On the other hand, people have to find the books that speak to them, whatever that book might be. Otherwise they simply will not experience the magic of reading.

The danger of that is we can become very self limiting, yes, getting stuck in that comfort zone and missing so much more that may be out there for us. That is one reason that I think movie versions of classics are good (although I rarely go see them) because they tempt some people to read the orginal.

Anonymous said...

I understand what Jessica was trying to say, at least in the fact that I agree that certain books are like "brain candy" and they don't really have much substance. BUT I agree with you more in that I'm more concerned that people are reading, that they are reading with their whole heart, than what specifically they are reading. If you're a lover of the classics, I can see why you'd want to to encourage others to try them out. But same goes for other genres - I know plenty of people that aren't interested in YA and I love to tell them about all the AMAZING YA that is coming out these days.

Great post. :)

Chrisbookarama said...

We've talked about this elsewhere so I'm not going to blather on about what I already said ;)


I tend to agree with Caite. If people gave classics a try, at least, they might find that they like them. If they find they don't, then that's okay.

Anyone who goes to my blog will see that I read a good mix of books. Hopefully this makes me a well rounded reader. We should give everything a chance.

bermudaonion said...

Great post, Amy. Sometimes other parts of our life dictate what we need to be reading at the time and it really doesn't matter what the genre is.

L. Diane Wolfe said...

Reading something is better than reading nothing!

Stephanie said...

What a lovely post! I go back and forth on this argument. And I go back and forth in my reading choices. Some years I'm immersed in classics, and some years I'm into mysteries or YA lit (and I am 43!) I think the balance and variety is what works for me, though I do need for the books I read to be well written. I'm adding you to my feed reader so I don't miss any more of your posts.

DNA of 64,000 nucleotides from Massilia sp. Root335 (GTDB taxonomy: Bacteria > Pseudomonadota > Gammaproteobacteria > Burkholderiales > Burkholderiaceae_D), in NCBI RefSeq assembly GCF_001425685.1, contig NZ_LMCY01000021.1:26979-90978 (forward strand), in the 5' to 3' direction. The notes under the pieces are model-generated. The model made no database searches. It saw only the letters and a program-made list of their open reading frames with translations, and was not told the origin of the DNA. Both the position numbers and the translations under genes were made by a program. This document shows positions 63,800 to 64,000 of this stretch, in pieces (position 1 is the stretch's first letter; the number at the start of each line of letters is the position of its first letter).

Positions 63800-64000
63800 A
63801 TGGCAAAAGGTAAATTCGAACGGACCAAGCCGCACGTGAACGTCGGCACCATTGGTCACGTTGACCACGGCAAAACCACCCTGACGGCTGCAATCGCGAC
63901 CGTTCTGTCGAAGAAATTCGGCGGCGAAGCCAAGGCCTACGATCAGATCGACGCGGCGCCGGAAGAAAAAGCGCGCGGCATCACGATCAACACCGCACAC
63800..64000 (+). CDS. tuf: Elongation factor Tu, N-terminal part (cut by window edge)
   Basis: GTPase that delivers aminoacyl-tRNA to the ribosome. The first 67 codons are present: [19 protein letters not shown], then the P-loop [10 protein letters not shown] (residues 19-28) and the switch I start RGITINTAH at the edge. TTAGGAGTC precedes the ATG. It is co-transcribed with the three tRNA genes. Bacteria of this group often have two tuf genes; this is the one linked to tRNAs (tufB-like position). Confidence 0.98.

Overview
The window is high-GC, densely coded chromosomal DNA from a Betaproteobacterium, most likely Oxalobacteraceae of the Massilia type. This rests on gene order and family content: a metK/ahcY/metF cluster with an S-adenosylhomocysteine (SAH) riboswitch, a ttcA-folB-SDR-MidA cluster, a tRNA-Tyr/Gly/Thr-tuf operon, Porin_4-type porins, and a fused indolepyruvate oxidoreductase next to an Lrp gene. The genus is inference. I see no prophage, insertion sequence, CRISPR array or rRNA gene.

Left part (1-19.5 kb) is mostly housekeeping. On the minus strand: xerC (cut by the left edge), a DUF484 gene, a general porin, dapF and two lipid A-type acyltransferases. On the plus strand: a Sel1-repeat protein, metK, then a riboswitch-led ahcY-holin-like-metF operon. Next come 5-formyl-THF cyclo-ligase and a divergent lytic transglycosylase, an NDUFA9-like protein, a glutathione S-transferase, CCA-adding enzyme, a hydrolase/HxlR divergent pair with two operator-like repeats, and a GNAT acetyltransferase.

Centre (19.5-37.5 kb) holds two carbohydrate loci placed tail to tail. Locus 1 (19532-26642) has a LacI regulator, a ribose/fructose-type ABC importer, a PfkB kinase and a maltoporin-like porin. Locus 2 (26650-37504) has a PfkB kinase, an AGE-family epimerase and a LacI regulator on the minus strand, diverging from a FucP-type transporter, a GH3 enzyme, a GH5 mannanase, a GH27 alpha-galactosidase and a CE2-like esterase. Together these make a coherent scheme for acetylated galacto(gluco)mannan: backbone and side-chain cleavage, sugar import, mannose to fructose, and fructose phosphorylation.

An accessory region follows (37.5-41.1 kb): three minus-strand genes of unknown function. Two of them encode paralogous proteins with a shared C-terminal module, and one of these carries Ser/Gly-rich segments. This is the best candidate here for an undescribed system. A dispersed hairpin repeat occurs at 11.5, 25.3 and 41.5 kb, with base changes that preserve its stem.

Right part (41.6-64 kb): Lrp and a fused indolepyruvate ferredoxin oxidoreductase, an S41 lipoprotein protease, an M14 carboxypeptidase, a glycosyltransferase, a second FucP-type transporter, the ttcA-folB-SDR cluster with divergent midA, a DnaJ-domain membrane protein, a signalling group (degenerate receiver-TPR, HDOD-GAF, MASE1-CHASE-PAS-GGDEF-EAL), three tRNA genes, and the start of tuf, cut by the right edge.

Rebecca @ The Book Lady's Blog said...

I kind-of agree with you, and like Chris, I won't rehash our entire conversations here.

At the very bottom line, I think it's important for people to read and to read critically and to connect with what they read, whatever that may be.

(even though, as I've said before, it makes me sad to think that some people will die thinking that Twilight was the pinnacle of literary achievements)

But I also think that it's important to read the classics and books that have become critically and socially important because having a working knowledge of them enables us to understand cultural and literary references and participate in the larger conversation.

Ana S. said...

My reading philosophy is pretty much the same as yours. I didn't follow the conversations about this this week, so I might be repeating points that were made before, but - I really don't see "literary" and "entertaining" as mutually exclusive categories. I have a problem with the term "literary fiction" exactly because it implies that it's above "genre" lit (or YA, or children's books, or GNs) in terms of quality, merit, depth, meaningfullness, etc - and I absolutely don't accept that. (And this even though I love many of the books the term is applied to.) As for classics, I absolutely agree that people should be encouraged to read them. But it's funny to think that many of them were dismissed as fluff in their time.